A Guide to Lesser-Known Liqueurs
When it comes to making cocktails, you better have a few tricks up your sleeve. A great tool to have on hand is a handful of reliable and relatively unknown liquors to help you with your blending.
Because these liqueurs are often loaded with tons of ingredients, they can instantly change a cocktail for the better. Sure, they’re great for sipping clean, especially right after a meal, but it’s also fun to discover the extra layers they can bring to some of your most beloved drink recipes.
Most of us are familiar with things like Campari, Chartreuse or even Pimm’s. But what about the countless other liqueurs worthy of our time and our shaker? Here’s a breakdown of a few to watch.
This herbal liqueur from the Czech Republic is made with 20 herbs and spices. There’s a lot going on in this sip, with hints of ginger, cinnamon and anise that really stand out. Try it in an Old Fashioned or mixed with some of your favorite coffees.
A wine-based liqueur, Cardamaro mixes amaro and oloroso sherry. The end result is a pleasant, nutty sip that drinks like a complicated vermouth. It’s great on its own, but also as a fantastic addition to whiskey-based cocktails in particular. Try it mixed with a gin-based Boulevardier or Martinez, the thoughtful drink that gave birth to the martini. The darker notes of this liqueur also go very well with the richness of old rums.
Ancho Reyes Verde
Spicy and vegetal, Ancho Reyes Verde depends on poblano peppers for its flavor. The resulting elixir is dazzling green and offers a unique flavor component that can really accentuate a number of drinks. It’s also very, very dynamic, adapting to everything from waits (tequila cocktails like margarita or paloma) to drinks like mules and gimlets.
Based on a recipe that dates back to the 15th century, Basbas is a Spanish liqueur originally enjoyed by monks. It’s sweet, floral, and herbal, and is made with additions like chamomile and sage. This special blend remains popular in his native Ibiza, but is only just beginning to gain a following outside of his homeland. Try it in a Negroni in place of Campari or as the base for a nice spritz, and hit it up with fresh berries and sparkling water or sparkling wine.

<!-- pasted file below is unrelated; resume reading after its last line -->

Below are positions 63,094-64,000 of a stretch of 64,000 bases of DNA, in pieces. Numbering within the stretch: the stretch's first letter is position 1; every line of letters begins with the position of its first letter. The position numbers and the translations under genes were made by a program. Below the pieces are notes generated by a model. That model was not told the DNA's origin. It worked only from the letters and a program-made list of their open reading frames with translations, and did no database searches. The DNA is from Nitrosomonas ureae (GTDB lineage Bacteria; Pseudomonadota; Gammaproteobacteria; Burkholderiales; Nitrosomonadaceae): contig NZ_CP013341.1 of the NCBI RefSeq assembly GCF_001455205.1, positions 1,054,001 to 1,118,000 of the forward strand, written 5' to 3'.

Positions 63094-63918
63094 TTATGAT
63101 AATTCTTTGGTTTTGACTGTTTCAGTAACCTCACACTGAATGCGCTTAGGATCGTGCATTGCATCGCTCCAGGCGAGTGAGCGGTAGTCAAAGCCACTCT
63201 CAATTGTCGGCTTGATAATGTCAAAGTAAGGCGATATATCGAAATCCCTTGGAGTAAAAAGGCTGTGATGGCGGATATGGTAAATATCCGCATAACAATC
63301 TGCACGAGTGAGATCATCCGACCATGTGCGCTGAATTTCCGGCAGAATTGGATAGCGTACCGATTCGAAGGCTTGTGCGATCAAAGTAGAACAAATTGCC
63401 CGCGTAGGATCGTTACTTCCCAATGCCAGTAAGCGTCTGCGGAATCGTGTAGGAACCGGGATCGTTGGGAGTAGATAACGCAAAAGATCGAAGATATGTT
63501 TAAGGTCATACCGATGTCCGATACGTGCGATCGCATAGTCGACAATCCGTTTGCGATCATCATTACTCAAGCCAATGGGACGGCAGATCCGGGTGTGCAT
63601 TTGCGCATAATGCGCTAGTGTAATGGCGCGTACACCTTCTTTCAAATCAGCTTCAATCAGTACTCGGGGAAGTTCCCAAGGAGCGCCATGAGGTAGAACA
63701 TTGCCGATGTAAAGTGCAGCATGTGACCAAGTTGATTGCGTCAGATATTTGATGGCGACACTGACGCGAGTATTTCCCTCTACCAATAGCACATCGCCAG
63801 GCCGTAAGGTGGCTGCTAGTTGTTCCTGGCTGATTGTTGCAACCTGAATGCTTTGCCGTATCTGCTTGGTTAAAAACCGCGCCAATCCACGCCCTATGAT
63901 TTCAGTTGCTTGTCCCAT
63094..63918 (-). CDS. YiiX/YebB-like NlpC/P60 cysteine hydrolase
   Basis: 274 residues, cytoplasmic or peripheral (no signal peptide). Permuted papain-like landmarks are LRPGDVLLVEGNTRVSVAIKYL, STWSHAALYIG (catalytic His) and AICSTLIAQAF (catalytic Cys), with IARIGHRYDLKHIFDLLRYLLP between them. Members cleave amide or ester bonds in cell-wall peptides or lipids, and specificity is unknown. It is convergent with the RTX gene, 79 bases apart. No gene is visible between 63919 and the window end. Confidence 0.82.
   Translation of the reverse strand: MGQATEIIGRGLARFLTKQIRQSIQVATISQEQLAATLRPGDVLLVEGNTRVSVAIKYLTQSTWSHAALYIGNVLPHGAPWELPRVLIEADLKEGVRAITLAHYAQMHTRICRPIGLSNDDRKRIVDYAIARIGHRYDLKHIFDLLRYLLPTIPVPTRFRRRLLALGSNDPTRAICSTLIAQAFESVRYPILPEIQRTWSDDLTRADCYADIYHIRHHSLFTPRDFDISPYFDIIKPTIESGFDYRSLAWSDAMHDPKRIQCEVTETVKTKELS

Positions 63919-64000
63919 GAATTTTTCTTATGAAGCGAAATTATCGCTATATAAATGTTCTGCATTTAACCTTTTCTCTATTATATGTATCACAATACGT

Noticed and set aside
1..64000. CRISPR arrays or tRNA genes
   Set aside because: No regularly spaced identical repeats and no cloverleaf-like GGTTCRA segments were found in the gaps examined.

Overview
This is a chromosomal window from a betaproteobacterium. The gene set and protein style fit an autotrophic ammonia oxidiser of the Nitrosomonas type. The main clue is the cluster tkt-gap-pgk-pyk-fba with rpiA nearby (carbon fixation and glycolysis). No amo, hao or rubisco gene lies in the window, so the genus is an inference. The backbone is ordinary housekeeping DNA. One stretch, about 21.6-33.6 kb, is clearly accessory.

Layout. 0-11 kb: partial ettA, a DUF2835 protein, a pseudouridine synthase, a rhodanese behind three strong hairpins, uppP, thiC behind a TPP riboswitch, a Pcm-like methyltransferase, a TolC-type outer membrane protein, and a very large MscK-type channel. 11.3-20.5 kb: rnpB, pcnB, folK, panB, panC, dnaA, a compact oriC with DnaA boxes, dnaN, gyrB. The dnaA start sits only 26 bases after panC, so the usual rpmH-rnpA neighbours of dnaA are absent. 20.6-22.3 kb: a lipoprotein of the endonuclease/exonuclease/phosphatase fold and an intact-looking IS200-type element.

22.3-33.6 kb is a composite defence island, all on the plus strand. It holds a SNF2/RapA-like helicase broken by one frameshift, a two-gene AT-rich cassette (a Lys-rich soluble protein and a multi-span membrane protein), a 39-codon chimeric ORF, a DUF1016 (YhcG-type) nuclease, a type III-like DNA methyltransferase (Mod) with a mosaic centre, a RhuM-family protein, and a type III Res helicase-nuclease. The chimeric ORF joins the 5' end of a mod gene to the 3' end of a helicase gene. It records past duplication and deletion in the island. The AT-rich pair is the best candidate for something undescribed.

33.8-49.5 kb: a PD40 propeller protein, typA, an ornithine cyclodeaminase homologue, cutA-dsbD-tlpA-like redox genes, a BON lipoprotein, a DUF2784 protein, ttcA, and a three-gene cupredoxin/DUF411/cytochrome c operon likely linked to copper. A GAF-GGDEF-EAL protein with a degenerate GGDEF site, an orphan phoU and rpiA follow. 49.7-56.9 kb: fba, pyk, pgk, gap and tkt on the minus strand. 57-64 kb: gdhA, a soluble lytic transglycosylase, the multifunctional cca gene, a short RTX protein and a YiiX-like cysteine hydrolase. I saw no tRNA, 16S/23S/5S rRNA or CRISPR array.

This bergamot liqueur comes in a beautiful bottle that should be prominently displayed in your home bar. It is a fantastic mixer, ideal with spirits like vodka or tequila. Since it’s a bit sweet, we suggest cutting it down a bit with ice or even another blender like soda water or fresh citrus juice.
This blackcurrant-based liqueur is an old standby that’s enjoying something of a renaissance in the modern cocktail circuit. Existing since the middle of the 19th century, it has a whole history and is still enjoyed after a meal in France, where it originated. It’s also great mixed with wine-based cocktails, which really elevates things like mimosas and French 75s. Allow it to impart a bit of wild berry to drinks like mojito and gin and tonic and you’ll see what it did for our list.
This French liqueur tastes like a race through the Alps. Like so many great drinks, it started out as medicine made from wild roots and plants. It was originally created to aid digestion and offer healing properties. Two hundred years later, it remains a tasty drink, a savory and earthy aperitif that is also good in vermouth-based cocktails, as well as alongside gin.
Strega is one of those names you often detect in the liner notes of a cocktail menu, but aren’t so sure about. This Italian liqueur is about as bright as the sun and made from some 70 botanicals, including mint and saffron. It is quite similar to yellow chartreuse, although a bit more delicate. Try it with darker spirits like whiskey (including scotch) and rum or as a great accent to a classic like Corpse Reviver.
With these eight lesser-known liquors by your side, your cocktail game is sure to get better and more interesting. These spirits can shake up vintage drinks just enough to make them feel fresh and new again. Start here, but be sure to explore the many other options available.